Division of labor is such a fact of life today that it’s hard for us to even imagine what it would look like to be a church where every member is called—and trained hard and weekly—to do every ministry task. But that’s the vision of the New Testament, and it’s the calling of Christ to each Christian.
Truly, it’s the church’s only task: by the power of the Holy Spirit, grow each member into a full representation of Christ. Train each member to do all the things he did—greater things, in fact, according to Jesus in John 14:12.
And whatever you do, don’t shrink each Christian down into being one pixel in what is supposed to be a composite portrait of Jesus.
The Gospels don’t portray Jesus administering a gifts test to his disciples and dividing up the labor according to their skills and interests. Instead, Jesus trains his disciples by living with them and having all of them to do all of the same things he did–healing, proclaiming, sharing bread, opening their homes, throwing banquets, and even taking up their crosses. These weren’t preliminary activities designed to help them settle on one or two preferred ways of serving him. Doing all the activities – grounded in inward spiritual disciplines like prayer, scripture study, and worship- is how Jesus taught his followers to receive God’s grace fully and mirror it to others completely. Because it turns out that the best way for someone to receive the grace of God fully… is to regularly put them in a position where they have to pour it out fully as well.
Christians today sometimes cite Paul’s analogy of the body (in 1 Corinthians 12) as justification for focusing their service on one or two areas while leaving the remainder to someone else. They think of themselves as an eye and not a foot—a minister to the homeless but not a proclaimer of the Gospel, for example—and assume that Christ somehow mystically stitches all of the disjointed pieces into a gorgeous physique. But contemporary biology demonstrates that even a single eye cell contains the DNA necessary and sufficient to reproduce not only the foot but the whole body. Ministry “specialists” who are unable to reproduce the whole of Christ’s body are cancer cells, fostering unhealthy growth and distortion in the proper functioning of the body.
Worse, they’re people who never really come to consciously experience the fullness of God’s grace. Obviously, loving others so that God will love us is a super-serious theological error. But so is believing that we can experience God’s love deeply when we horde it. Just as with forgiveness, the fullness of God’s grace is never really experienced by us until we pour it out fully—in all its various forms—on others who don’t deserve it, just like we didn’t and don’t.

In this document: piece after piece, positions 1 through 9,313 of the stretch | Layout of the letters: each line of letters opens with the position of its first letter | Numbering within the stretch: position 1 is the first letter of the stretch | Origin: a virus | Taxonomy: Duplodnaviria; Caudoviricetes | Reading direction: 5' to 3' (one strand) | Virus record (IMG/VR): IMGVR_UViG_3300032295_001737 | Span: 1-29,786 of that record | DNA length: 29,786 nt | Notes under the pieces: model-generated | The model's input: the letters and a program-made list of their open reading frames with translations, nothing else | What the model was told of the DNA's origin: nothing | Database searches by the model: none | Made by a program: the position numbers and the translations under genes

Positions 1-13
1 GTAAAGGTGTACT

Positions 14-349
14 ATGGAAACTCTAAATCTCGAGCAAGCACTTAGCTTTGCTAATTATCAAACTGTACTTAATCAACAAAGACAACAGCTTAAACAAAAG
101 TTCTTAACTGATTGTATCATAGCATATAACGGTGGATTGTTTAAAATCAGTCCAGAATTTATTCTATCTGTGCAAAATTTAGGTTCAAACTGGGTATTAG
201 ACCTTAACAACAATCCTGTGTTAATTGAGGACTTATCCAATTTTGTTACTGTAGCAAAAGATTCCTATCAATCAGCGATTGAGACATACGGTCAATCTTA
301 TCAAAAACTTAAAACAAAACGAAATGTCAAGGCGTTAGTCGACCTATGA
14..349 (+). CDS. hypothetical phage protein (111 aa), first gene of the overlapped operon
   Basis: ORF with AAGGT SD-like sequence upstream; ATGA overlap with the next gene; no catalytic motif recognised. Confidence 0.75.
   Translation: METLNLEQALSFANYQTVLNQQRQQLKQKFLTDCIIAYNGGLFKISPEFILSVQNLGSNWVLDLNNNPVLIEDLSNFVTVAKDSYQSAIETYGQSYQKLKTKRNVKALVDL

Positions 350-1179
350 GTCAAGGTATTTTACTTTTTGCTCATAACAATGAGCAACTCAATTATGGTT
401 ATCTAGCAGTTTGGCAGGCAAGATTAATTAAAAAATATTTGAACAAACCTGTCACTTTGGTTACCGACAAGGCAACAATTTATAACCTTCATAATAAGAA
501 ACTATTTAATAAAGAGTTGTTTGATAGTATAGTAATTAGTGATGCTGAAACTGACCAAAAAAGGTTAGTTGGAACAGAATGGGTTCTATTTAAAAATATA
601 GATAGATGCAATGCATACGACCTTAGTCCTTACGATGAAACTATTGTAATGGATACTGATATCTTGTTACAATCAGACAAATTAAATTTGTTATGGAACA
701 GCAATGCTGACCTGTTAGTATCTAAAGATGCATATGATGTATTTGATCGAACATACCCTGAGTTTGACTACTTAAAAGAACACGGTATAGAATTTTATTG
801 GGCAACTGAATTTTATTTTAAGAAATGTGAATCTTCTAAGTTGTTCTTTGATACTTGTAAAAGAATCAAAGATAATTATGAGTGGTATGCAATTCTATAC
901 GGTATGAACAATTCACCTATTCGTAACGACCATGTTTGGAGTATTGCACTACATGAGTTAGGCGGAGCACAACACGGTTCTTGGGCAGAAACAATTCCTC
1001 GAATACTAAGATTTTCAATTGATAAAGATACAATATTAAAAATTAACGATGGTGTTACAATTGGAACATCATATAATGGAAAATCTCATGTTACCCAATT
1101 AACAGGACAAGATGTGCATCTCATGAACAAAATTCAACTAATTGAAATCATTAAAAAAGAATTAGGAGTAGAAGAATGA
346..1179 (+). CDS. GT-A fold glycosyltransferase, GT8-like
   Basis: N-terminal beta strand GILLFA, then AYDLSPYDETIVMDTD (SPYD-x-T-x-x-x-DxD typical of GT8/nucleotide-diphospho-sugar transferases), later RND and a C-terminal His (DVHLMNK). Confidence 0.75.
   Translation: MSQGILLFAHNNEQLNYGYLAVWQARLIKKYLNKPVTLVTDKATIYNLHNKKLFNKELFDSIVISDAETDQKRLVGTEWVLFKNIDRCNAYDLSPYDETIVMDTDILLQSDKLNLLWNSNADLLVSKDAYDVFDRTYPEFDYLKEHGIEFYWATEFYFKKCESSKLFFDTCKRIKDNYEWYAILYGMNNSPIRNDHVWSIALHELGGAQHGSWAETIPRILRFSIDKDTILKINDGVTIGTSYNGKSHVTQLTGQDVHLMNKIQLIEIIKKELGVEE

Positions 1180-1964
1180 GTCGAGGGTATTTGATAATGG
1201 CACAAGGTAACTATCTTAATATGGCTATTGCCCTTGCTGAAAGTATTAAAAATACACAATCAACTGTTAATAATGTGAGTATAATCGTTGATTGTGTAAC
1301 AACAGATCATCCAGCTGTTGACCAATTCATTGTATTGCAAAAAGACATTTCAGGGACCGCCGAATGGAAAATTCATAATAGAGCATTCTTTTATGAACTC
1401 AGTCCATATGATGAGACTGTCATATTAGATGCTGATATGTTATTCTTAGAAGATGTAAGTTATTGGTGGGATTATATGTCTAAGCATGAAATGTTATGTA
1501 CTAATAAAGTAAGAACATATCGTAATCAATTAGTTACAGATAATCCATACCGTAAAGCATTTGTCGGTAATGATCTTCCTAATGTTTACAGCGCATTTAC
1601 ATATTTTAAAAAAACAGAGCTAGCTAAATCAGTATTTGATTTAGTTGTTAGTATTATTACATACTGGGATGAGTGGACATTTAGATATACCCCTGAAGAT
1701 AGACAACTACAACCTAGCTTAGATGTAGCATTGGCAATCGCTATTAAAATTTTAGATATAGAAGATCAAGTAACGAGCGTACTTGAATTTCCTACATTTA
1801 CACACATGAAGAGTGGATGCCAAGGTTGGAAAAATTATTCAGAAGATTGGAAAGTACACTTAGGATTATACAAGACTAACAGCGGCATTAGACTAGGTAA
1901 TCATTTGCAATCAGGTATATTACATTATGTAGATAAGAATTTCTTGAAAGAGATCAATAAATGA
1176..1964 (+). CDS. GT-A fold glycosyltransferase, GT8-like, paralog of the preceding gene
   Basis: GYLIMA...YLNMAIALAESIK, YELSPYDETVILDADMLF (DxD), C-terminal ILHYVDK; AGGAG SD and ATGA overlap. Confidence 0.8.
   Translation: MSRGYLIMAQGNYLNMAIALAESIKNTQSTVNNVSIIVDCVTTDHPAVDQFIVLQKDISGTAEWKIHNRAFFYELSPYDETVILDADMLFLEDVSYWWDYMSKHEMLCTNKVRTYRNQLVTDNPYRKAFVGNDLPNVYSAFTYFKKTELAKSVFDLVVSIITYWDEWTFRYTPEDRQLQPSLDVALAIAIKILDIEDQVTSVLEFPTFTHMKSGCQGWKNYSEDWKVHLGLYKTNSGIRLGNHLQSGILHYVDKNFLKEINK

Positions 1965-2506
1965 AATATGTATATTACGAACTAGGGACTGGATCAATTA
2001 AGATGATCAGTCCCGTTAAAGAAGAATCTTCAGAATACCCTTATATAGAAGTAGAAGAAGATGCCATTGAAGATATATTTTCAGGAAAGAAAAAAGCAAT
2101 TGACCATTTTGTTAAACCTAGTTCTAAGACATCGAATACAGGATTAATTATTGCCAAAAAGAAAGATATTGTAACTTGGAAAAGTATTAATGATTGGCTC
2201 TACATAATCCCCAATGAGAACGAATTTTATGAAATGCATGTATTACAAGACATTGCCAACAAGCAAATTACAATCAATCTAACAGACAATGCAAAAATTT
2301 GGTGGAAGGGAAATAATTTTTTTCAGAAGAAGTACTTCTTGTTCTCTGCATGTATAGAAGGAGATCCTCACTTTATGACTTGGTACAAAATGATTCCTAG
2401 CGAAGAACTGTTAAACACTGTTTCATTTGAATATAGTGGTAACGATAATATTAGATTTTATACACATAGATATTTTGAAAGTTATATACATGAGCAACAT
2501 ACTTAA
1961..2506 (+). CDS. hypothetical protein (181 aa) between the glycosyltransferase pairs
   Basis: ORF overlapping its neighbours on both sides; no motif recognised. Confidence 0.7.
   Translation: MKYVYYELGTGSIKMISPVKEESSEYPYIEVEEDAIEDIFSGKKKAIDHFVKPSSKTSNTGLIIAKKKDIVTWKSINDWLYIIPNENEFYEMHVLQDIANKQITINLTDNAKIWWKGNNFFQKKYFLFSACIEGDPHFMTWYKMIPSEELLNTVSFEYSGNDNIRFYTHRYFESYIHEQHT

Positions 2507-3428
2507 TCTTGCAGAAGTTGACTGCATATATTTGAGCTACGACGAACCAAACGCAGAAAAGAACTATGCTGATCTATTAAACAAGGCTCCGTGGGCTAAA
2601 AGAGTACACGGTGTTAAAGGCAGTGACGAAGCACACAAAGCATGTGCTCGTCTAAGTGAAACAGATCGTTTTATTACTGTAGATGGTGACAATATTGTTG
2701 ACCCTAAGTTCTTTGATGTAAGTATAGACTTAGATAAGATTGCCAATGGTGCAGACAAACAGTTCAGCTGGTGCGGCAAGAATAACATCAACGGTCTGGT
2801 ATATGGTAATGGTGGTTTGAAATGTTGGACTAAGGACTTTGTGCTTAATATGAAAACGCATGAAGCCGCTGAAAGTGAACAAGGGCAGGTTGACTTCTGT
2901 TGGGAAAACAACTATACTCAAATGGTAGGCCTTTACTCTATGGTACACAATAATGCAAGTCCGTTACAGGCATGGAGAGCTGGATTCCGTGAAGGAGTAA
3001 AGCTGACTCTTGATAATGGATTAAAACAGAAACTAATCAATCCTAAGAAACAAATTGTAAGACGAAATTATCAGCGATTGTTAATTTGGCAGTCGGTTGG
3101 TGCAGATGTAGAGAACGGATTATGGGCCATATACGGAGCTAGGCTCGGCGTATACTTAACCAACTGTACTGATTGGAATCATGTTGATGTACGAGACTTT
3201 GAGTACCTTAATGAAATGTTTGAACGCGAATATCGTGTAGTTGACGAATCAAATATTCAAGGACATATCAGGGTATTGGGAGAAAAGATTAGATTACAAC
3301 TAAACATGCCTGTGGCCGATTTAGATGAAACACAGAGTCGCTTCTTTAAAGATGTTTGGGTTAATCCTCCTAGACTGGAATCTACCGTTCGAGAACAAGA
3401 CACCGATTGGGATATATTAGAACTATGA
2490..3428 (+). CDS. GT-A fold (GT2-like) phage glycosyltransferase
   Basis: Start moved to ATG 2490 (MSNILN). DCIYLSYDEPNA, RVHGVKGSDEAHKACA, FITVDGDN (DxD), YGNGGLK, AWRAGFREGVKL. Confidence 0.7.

I wrote The Whole Life Offering book as one possible plan we Christians can follow to ensure that we’re each undertaking and growing in each Work of Mercy (i.e., each category of neighbor love that Christ performs on us and calls us to mirror to others) and each Work of Piety (i.e., each internal spiritual discipline Christ grants us to come to know God and express our love back to him) each year. In the book I propose an annual calendar, which is working really well for our lay church:
- Begin the year with a month of preparation, reacquainting ourselves with the Bible’s overall plan and provision for growing to fullness in Christ.
- Focus on one Work of Mercy each month. Different church leaders have created slightly different Works of Mercy lists over the millennia, but the list of ten that I propose (e.g., do good to your enemies, share your bread, open your home, etc.) won’t start any controversies.
- Analyze and experience each dimension of that Work of Mercy by using each of the seven Works of Piety as a lens. We start each the month searching the Scripture to determine how Christ performs this Work of Mercy on us. We progress through learning how the church has understood and undertaken the Work of Mercy across the ages. Then we spend time working through the Works of Piety of prayer, worship, and self–denial related to the Work of Mercy before ending the month serving and giving this Work of Mercy to others.
Every year and every month, the idea is to grow every member to fullness in Christ by experiencing the fullness of God’s love for us…and to train them how to pour God’s love out fully in love of our neighbors.
Which Jesus says pretty much covers the two greatest commandments on which the rest of the Bible hang.